The drug war is fought on the supply side. This means that a lot of money is spent to send soldiers, equipment, and training to South and Central America to shoot down planes, burn coca crops, and to educate farmers to grow more "friendly" crops-like Starbucks quality coffee. The drug war is supported largely by fiscal conservatives, people who ought to understand what happens when supply is restricted without cutting demand: prices rise, the potential for profit increases, thus providing greater incentives for suppliers to enter the market.

One wonders what these fiscal conservatives think they are accomplishing. There are several possible explanations: one is that they wish to cash in on the opportunity by supplying drugs themselves. A slightly less paranoid possibility is that these fiscal conservatives understand the importance of subsidizing the military-industrial complex (justified by trickle-down economics) with more contracts for helicopters, and that they wish to support stability and open markets in South America by supplying military hardware to dictatorships. (see Plan Colombia) One other interesting possibility is that they do not want anyone to try to lower drug demand, because people might then realize that the "drug problem" is a symptom, not the cause, of society-wide alienation, depression, and hopelessness which in turn might be caused by pandemic poverty, exploitation, and racism.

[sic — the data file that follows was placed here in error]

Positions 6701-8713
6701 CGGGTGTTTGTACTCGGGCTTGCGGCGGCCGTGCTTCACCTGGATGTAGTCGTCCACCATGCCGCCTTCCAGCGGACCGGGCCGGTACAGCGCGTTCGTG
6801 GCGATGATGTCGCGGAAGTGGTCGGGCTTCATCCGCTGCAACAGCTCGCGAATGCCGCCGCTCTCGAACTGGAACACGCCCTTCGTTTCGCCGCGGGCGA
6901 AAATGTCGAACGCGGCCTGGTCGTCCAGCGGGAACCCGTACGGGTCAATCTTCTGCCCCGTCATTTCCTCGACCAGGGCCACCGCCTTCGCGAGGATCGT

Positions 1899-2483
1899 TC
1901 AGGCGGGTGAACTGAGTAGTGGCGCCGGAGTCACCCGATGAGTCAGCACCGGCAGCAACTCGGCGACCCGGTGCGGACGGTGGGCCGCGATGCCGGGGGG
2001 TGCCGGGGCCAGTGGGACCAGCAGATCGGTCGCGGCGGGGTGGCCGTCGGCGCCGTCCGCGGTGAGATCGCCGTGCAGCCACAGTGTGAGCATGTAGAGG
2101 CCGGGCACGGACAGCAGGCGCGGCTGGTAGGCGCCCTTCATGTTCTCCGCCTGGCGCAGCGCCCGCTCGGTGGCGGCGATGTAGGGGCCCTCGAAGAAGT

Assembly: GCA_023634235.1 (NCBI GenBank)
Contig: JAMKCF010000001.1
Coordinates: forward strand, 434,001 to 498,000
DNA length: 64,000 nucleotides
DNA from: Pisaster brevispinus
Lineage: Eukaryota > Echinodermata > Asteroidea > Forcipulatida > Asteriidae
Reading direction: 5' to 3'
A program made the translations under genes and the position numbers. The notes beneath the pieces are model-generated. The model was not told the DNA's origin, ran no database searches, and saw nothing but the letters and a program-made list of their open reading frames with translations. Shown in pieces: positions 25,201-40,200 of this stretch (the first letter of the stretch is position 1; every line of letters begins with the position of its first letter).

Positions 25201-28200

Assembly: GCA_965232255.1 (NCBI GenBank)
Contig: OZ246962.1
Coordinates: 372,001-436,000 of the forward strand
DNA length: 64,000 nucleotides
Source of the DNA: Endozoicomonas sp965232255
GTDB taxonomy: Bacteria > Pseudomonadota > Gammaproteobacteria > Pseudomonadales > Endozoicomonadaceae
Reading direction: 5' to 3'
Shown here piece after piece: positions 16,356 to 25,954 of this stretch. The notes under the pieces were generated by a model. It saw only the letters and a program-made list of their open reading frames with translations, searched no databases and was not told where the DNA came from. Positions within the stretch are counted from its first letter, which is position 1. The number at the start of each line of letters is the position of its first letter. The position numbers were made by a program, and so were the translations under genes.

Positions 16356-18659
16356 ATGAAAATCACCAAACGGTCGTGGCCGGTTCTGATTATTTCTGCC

People might entertain the possibility that the system, not drugs, is the problem, and those fiscal conservatives just can't have that, now can they?